Today the town is a living monument to its past. The old houses are built with coral walls two-feet thick. They have a series of alcoves rather than rooms; and their size is decided by the length of the mangrove poles that are used for both floors and ceiling. Many are three-storeys high and feature winding staircases, vast carved doors, intricate fret-work screens, balconies and flat roofs.

Lamu Old Town oozes Swahili culture: the ladies are veiled and the men wear wrap-around kikois. The children patter on bare feet through the alleys, and the old men gather to play dominoes in the crumbling medieval squares. The majority of the population are Muslims; and the town echoes to the call of the muezzin calling the faithful to prayer at the 23 mosques of the town.

2. Visit the cultural attractions in Lamu Town

Lamu Museum
Housed in a grand Swahili warehouse on the waterfront this dusty old museum provides an excellent insight into Swahili culture. There are some fascinating exhibitions an ancient Swahili artefacts, traditional boat-building, weddings, the famous Lamu door carvings and even silver jewellery.

Lamu Museum
Lamu Museum

Lamu Fort
Built by the Sultan of Pate in the 1800s, this squat castle holds the island’s library and Swahili poetry collection. 

Lamu Fort
Lamu Fort © www.africaimagelibrary.com

Lamu market
Atmospheric and chaotic this is the place to buy fresh fish, fruit, vegetables and spices. It is best visited in the early morning – be prepared to haggle.

Swahili House
Visit this perfectly preserved 16th-century mansion for the full-on flavour of Swahili life.

The German Post Office Museum
Built by the German East Africa Company in the late 1800s, this is now a photographic museum covering the brief period of German rule. 

The Donkey Sanctuary
A man without a donkey IS a donkey or so says the Swahili proverb. Meanwhile, this sanctuary is devoted to giving shelter for some 3,000 donkeys that can no longer work. 

3. Lie back and enjoy the beach life on Lamu Island

A place of clear blue waters and gorgeously tropical temperatures (30 degrees Celsius on average), Lamu is a water lover’s paradise. Choose from snorkeling, diving, numerous watersports and dhow trips to deserted sand spits. It’s also a great place for walking the dunes and beaches or camel riding.  

Manda Island Majlis
Manda Island beach © The Majlis, Manda Island, Lamu
Shela, Lamu Island
Shela, Lamu Island © lamuyoga.org

A few kilometres south of Lamu town is Shela – one of Lamu’s fishing villages. It’s an enchantingly pristine place with a stunning 12 km of beach, perfect for a stroll.

On the opposite side of Lamu island to Lamu town is the village of Kipungani. A place of dreamy beaches and the centre for dhow building and palm-mat weaving.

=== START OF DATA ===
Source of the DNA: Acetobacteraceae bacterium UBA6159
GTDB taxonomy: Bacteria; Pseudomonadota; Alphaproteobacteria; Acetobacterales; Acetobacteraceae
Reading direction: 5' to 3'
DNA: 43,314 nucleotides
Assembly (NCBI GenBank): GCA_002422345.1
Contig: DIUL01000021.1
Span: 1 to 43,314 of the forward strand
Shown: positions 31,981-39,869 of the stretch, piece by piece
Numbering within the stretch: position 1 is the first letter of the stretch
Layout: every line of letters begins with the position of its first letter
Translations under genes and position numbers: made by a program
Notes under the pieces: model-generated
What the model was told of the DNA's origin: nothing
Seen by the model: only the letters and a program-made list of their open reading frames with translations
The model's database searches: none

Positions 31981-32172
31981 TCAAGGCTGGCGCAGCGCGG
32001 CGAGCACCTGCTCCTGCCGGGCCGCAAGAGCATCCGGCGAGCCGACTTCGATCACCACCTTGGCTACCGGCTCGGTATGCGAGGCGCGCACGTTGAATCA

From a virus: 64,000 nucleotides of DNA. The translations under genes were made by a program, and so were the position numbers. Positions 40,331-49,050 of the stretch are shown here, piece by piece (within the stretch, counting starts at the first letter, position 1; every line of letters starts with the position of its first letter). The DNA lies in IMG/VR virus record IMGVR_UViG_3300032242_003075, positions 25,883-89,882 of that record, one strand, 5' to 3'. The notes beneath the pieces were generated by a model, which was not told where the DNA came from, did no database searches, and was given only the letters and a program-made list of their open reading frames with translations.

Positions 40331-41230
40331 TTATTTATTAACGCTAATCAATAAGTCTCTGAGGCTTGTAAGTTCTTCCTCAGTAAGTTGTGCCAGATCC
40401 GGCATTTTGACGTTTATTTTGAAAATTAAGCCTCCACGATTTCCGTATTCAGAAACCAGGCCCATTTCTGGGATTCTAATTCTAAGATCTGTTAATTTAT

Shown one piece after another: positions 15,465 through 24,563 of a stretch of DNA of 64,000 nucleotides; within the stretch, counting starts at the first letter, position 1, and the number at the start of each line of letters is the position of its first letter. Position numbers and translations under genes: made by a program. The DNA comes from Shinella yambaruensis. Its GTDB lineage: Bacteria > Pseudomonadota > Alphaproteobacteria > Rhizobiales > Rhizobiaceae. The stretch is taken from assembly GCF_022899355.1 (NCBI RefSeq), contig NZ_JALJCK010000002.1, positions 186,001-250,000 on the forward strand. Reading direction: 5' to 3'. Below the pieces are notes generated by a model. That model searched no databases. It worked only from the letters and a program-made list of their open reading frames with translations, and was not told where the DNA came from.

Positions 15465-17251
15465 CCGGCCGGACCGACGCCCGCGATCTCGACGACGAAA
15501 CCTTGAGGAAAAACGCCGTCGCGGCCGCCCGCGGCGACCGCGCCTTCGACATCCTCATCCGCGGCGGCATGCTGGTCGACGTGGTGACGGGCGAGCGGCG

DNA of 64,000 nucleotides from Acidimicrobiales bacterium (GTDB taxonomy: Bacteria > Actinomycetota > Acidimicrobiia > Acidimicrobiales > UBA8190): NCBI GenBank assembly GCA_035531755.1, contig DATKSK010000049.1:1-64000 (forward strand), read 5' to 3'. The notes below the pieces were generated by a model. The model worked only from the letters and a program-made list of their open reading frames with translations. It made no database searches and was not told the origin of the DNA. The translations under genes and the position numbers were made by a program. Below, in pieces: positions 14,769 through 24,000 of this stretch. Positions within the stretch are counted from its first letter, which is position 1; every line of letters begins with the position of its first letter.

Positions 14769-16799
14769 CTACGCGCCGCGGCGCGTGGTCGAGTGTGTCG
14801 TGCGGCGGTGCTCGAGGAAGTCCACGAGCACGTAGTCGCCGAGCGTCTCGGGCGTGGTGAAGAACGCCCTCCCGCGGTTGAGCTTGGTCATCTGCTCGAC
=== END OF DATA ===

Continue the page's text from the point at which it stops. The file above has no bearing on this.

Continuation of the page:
4. Take a boat trip to Lamu’s neighbouring islands

Manda Island, Lamu
Manda Island is a short boat hop from Lamu. Here you will find dunes, mangroves and the fabulous Takwa Ruins, all that remains of a glorious 15th century city. 

Manday Bay on Manda Island, Lamu
Manda Island, Lamu © Manda Bay
Takwa Ruins Lamu
Takwa Ruins, Lamu © www.travelplusstyle.com

Pate Island, Lamu
Pate Island is a forgotten Swahili world. It is also the site of Shanga, the world’s most complete example of a medieval Swahili town. 

Kiwayu Island, Lamu
Remote, pristine and romantic, Kiwayu lies at the far northeast of the archipelago and has a reputation for causing all its visitors to fall hopelessly in love.

The island is also ideally situated within the Kiunga Marine National Reserve. A pristine string of 51 rugged coral isles, ringed by rainbow coral reefs, Kiunga promises turtles, dugongs and an underwater world of unbelievable colour, discovery and vibrancy. It’s the perfect place for a spot of snorkelling. To read more about the Kiunga Marine Reserve, click here.

5. Take part in one of Lamu’s fabulous festivals

Lamu dhow race
The famous Lamu dhow races. © Peponi Hotel

Lamu excels in festivals; the most famous is the Maulid, which features dhow races, donkey races, poetry, theatre, and an extravaganza of food. But there’s also the Lamu Cultural Festival, an Art Festival and a Yoga Festival. 

6. Hit the markets for some souvenir shopping

Lamu’s unique buys include exquisitely hand-carved furniture, Arabian antiques, copper lanterns, hand-made jewellery, kikois and exotic fashions. A great place to start is Gallery Baraka, famous for its wide selection of tribal masks, hand woven textiles, elaborate beadwork and incised stone boxes.

7. Sample Swahili cuisine

Swahili cuisine
Swahili cuisine © www.travelplusstyle.com

An extravagant fusion of Arabic and African, Swahili cuisine is a sublime blend of impossibly fresh fish, coconut, lime, spices and rice with plenty of fabulous fruit juices and spiced Arabic coffee.